Ruth Gordon Net Worth has long been in the entertainment industry as an actress. She is well known as both an experienced TV Actress and screenwriter; particularly noted for her roles in films such as Rosemary’s Baby and Harold and Maude.
She boasts annual earnings of approximately $105, 849.
Early Life and Education
Ruth Gordon was an award-winning actress, playwright and screenwriter whose prolific career spanned seven decades. As an early trailblazer in female writing and acting roles, her work is revered and influential even today.
At 15, Gordon left home for New York, studying drama at the American Academy of Dramatic Arts and pursuing her acting career onstage and appearing in some silent movies.
she married actor Gregory Kelly and gave birth to their son Jones Harris. Later she entered into a lengthy relationship with producer Jed Harris that resulted in another pregnancy which was terminated. In the 1950s she joined Garson Kanin on several film projects such as Adam’s Rib and Harold and Maude.
Gordon began her career as a stage actress, performing in several plays including Albee’s A Delicate Balance in its original production and earning a Tony nomination for playing Ira Levin’s Deathtrap as the author’s wife. Alongside acting, Gordon also wrote screenplays and books.
Her return to the screen led her into roles both virtuous and villainous, starting with Rosemary’s Baby as an unconventional old lady and continuing through dark comedies such as 1970’s Where’s Poppa? and Harold and Maude films and lighthearted comedies like 1978’s Every Which Way But Loose.
Through her long and distinguished career, Gordon made appearances in numerous TV shows and made-for-TV movies as a lead or supporting role. Additionally, she wrote two novels and several screenplays.
Achievement and Honors
In 1968, she won an Academy Award for her portrayal of Minnie Castevet in Roman Polanski’s psychological horror film Rosemary’s Baby. This performance earned critical acclaim and an immense following among younger moviegoers.
Gordon made her mark in theater, earning a 1956 Tony nomination for her performance as Dolly Levi in Thornton Wilder’s Broadway production of The Matchmaker. Additionally, she wrote Over Twenty-one and The Leading Lady; two of her screenplays – Adam’s Rib and Harold and Maude – received Academy Award nominations.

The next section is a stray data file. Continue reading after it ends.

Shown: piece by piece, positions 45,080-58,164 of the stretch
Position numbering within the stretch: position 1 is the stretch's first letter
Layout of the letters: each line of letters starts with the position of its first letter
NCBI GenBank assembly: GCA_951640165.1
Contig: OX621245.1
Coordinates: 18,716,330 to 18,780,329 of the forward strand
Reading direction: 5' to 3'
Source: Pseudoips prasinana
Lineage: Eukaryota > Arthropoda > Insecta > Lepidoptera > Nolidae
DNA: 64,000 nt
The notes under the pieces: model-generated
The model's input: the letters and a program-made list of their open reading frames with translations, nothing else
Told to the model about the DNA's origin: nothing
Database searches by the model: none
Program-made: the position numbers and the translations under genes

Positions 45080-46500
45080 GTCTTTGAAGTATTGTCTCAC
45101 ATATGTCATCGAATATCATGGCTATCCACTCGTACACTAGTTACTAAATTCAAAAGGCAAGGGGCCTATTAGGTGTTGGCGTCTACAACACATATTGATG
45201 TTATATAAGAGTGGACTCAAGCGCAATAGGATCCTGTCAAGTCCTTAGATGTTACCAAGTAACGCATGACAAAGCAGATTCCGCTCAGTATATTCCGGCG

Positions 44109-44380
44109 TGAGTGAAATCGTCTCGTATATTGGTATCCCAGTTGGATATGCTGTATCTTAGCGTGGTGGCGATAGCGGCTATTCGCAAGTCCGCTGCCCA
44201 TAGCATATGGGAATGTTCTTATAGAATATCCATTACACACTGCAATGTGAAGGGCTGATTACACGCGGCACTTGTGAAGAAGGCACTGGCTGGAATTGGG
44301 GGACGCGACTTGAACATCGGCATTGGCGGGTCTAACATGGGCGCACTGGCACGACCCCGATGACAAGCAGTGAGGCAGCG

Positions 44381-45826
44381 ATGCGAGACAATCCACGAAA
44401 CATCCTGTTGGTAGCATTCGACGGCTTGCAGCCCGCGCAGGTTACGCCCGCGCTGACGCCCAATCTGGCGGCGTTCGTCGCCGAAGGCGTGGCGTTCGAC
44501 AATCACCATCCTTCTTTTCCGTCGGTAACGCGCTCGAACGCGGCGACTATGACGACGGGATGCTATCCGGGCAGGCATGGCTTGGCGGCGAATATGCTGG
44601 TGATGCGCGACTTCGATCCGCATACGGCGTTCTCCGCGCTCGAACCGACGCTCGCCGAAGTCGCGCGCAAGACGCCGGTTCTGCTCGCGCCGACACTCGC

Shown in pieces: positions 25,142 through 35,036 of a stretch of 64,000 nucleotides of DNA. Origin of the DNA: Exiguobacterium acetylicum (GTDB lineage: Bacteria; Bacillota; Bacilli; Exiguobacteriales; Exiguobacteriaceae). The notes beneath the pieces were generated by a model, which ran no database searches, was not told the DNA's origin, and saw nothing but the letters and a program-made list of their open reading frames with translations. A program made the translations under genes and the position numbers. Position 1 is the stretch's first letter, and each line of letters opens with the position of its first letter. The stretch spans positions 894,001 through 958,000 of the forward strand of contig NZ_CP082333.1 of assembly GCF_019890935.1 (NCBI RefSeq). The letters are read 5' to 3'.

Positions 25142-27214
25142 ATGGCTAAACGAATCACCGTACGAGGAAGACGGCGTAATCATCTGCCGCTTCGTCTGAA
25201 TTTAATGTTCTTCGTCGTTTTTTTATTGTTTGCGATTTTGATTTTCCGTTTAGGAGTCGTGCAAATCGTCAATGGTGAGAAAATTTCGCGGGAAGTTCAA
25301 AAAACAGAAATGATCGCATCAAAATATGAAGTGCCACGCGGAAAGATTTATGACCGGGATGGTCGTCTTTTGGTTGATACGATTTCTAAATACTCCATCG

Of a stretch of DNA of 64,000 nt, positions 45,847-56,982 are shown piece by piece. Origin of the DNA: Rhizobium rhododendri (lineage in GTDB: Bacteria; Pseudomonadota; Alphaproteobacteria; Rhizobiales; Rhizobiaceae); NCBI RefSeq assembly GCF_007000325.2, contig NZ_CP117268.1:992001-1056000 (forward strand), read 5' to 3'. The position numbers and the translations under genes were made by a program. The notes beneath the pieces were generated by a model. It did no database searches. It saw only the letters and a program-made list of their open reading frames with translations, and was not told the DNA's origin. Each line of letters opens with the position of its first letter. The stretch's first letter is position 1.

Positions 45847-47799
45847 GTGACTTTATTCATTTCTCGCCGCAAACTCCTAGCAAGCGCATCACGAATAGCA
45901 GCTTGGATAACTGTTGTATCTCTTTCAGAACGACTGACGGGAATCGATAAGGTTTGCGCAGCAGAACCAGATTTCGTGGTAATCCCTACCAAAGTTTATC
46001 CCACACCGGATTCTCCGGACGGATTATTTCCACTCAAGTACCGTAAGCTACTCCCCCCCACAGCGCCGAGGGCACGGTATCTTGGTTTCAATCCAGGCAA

Gordon continued her acting career throughout her later years by performing theater pieces as well as appearing in film and television projects such as Rhoda and Newhart. She often made guest appearances on talk shows as well.
Ruth Gordon made an acclaimed transition from stage acting to film and television acting in Hollywood, becoming an esteemed screen presence known for her sharp intellect and charming charm. She featured in over 80 films during her career, wrote several plays, screenplays, and books while most notable roles being Rosemary’s Baby and Harold and Maude respectively.
Born in Quincy, Massachusetts and becoming one of New York’s best-known theater personalities (her friends included Thornton Wilder and Mia Farrow), Gordon rose quickly as both an performer and social fixture.
Greta Garbo signed with Metro-Goldwyn-Mayer Studios in the early 1930s but only made two movies for them in 1940: Abe Lincoln in Illinois (as Mary Todd Lincoln), and Two-Faced Woman (Greta Garbo’s final film). Later, she co-starred alongside Bud Cort in Harold and Maude as well as portraying Minnie Castevet from Rosemary’s Baby.
Ruth Gordon Jones is an esteemed movie actress and award-winning author, most famous for her roles in Rosemary’s Baby, Harold and Maude and Every Way But Loose. Additionally, Ruth is recognized as an accomplished writer who has won several accolades and nominations for her writing abilities.
On October 30, 1896 she was born in Quincy, Massachusetts with the number one life path number which represents people who pursue goals with heart and soul.
She was an icon in New York City theater circles, maintaining close ties from when she first made it big on Broadway as an auditioned teenager. But she never forgot where she came from in Quincy and continued reading the local paper even as a celebrated star.